Humphreys reported of her selection of “Little Things” for the prize: “I was smitten by this story. From the start, I knew I was in the hands of a writer who could make a trustable world within a limited number of pages while at the same time creating an atmosphere tinged with mystery. A story has to seem real (that’s the ‘trustable’ part) but it also has to seem—well—strangely crucial, important enough to get written and to get read. ‘Little Things’ achieves those goals in an interesting way: by building a fabric out of, yes, little things—accumulated details resulting in a texture strong enough to support the crucial human mystery at its core. This story is told aslant, via an inexperienced observer who watches with an eagle eye, learning the world—a child on the verge of her future. The telling proceeds like an incantation without much judgment or interpretation, until a final unexpected jolt that is itself not easy to interpret. Beautifully written throughout, with words that shine, sentences I will remember.”

A record breaking 187 stories were submitted to this year’s competition, breaking the previous record set in 2013. NCLR Editor Margaret Bauer says, “it remains to be seen whether the increase in submissions is a result of the new late summer-fall submission period or people having more time to write during the pandemic.”

Bauer reports that all of the seven finalists who made it to the last round of consideration are new to NCLR. From these finalists, Humphreys also noted two for honorable mention: “Next to Godliness” by Rose Himber Howse of Asheville and “Wherever You Go” by Nancy H. Williard of Hendersonville.

Humphreys said of “Next to Godliness,” “I particularly admire the ways in which these characters are made utterly convincing. Their dialogue is clever and realistic, as in ‘I told him I never smoked as far as Blue Cross knows…’ and the main character, Meredith, is both strong and vulnerable. There are no missteps in the writing.”

Humphreys called “Wherever You Go” “a powerful story about the need to escape—from grief, from memory, from love—and the gradual realization that escape may be impossible. Moving to a new place will not be the solution. The narrator is ultimately able to extract only minimal compensation, and yet at the same time it is compensation enough, no matter where his place on earth ends up being. A clear streak of honesty runs through this story.”

These stories will appear in NCLR Online 2021, and the authors will receive a $125 honoraria from a donation made to the North Carolina Writers’ Network for that purpose. The other finalists were “Hope Is a Thing That’s Molting” by Susan Emshwiller of Durham, “Tunnel” by Paul Kurzeja of Charlotte, “Communist” by Gary Powell of Cornelius, and “The Fish Pond” by Kathleen Tyler of Wilmington.

The annual Doris Betts Fiction Prize honors the late novelist and short story writer Doris Betts and is sponsored by the nonprofit North Carolina Writers’ Network, the state’s oldest and largest literary arts services organization devoted to writers at all stages of development. For additional information, visit www.ncwriters.org.

The North Carolina Literary Review has been managing the contest for the Network since 2006. The new submission period runs September 15 through October 31.

 

WINSTON-SALEM, NC—For authors, navigating the ins and outs of which university presses publish what kind of material, and the submission requirements for each, can feel overwhelming.

While the Network can't submit books for authors, we can provide an expert, veteran guide to talk about the many university presses he's worked for over the years and, in the process, offer our authors a leg-up on taking that next step toward publication.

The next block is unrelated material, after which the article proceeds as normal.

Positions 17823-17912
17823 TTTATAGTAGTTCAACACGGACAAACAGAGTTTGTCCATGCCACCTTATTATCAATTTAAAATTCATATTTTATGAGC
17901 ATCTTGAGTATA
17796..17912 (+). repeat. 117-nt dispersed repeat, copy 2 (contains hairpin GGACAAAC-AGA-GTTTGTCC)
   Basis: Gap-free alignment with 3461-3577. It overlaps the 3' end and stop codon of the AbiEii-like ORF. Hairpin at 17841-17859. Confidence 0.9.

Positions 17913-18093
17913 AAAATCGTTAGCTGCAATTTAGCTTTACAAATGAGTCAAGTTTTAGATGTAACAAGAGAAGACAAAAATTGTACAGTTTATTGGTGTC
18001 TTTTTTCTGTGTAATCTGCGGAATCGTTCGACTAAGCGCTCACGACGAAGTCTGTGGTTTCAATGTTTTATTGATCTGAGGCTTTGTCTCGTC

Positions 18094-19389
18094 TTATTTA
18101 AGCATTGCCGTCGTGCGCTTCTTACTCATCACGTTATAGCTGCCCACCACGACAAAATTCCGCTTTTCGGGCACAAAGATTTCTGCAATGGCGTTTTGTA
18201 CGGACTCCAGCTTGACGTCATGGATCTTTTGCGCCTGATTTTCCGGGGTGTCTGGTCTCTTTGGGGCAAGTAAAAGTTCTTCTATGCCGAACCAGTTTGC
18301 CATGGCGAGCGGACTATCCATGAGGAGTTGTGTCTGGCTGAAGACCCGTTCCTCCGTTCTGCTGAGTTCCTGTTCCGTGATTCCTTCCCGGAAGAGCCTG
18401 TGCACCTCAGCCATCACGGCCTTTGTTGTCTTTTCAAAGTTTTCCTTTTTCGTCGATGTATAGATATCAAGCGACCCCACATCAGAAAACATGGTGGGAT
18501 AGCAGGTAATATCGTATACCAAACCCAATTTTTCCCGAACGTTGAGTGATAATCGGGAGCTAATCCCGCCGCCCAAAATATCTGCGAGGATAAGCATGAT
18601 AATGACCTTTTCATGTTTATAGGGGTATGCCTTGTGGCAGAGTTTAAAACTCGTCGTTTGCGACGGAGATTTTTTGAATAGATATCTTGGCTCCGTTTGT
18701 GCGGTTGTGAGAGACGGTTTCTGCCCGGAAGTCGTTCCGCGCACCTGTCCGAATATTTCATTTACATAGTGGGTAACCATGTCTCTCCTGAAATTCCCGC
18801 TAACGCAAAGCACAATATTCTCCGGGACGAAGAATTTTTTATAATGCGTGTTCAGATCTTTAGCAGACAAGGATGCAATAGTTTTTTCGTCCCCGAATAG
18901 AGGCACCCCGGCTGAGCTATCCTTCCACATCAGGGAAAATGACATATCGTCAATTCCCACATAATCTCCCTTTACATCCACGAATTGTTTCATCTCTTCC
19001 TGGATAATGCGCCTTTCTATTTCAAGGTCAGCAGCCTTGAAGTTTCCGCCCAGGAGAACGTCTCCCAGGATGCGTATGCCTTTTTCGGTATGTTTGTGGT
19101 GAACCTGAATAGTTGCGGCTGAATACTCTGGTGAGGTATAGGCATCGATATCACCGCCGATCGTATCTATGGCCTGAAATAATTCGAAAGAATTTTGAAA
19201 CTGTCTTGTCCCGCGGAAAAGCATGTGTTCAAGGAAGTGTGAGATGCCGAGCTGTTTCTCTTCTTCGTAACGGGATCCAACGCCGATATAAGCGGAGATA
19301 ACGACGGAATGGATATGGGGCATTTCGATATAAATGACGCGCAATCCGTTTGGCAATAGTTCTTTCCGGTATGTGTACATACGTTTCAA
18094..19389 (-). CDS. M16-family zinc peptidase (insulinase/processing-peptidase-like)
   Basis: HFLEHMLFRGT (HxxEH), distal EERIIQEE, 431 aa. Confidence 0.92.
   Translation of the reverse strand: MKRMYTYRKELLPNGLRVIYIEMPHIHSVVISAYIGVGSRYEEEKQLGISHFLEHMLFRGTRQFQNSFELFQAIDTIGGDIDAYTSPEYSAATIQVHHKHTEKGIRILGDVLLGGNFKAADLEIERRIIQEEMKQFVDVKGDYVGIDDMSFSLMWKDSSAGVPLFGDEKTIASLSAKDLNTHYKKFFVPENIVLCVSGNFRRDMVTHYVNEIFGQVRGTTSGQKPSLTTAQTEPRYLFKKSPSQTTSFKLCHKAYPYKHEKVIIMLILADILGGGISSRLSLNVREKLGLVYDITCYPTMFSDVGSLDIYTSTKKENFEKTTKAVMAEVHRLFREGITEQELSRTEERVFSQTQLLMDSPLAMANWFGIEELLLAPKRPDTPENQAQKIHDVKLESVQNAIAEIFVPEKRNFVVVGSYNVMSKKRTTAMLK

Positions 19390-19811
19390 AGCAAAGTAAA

On Tuesday, February 9, at 7:00 pm EST, publisher Dennis Lloyd will lead the online class "An Insider's Guide to University Press Publishing."

Registration is closed.

The cost for the class is $35 for NCWN members, $45 for non-members. Space is limited.

In this ninety-minute, open-format event, Dennis Lloyd will talk about university press publishing for writers of fiction, poetry, memoir, or regional-interest nonfiction. Following his short talk, Dennis will paricipate in a moderated Q&A driven mostly by questions from registrants. Come armed with questions: participation is strongly encouraged! 

Dennis Lloyd is Director of the University of Wisconsin Press. A native of North Carolina, he attended graduate school in Illinois before beginning his publishing career. For more than two decades, he worked worked mostly in sales and marketing at the university presses of Illinois, Kentucky, Pittsburgh, Alabama, and Florida. He has been active in developing new digital initiatives, including an OER textbook program. He has spoken at the prestigious SXSW.edu conference and has participated in a number of Association of University Presses panels over the years. He recently completed a term on the AUPresses Board of Directors and currently is a member of the Project MUSE Advisory Board. He still loses sleep over missed questions during his third-place finish on Jeopardy! Including incorrectly naming the “Biggest retailer: This company based in Washington State.”

"An Insider's Guide to University Press Publishing" is part of the North Carolina Writers' Network's 2020-2021 series of online classes.

"The Network has offered online programming since 2016," said NCWN communications director Charles Fiore. "We're proud to already have the educational framework in place that allows us to continue to serve the writers of North Carolina, and beyond, during this time of social distancing."

The online class "An Insider's Guide to University Press Publishing" is available to anyone with an internet connection, or who even owns just a telephone. Instructions for accessing the online class on Tuesday, February 9, will be sent to registrants no less than twenty-four hours prior to the start of class. The class will be archived and made available to registrants for repeated viewings.

The nonprofit North Carolina Writers’ Network is the state’s oldest and largest literary arts services organization devoted to writers at all stages of development. For additional information, visit www.ncwriters.org.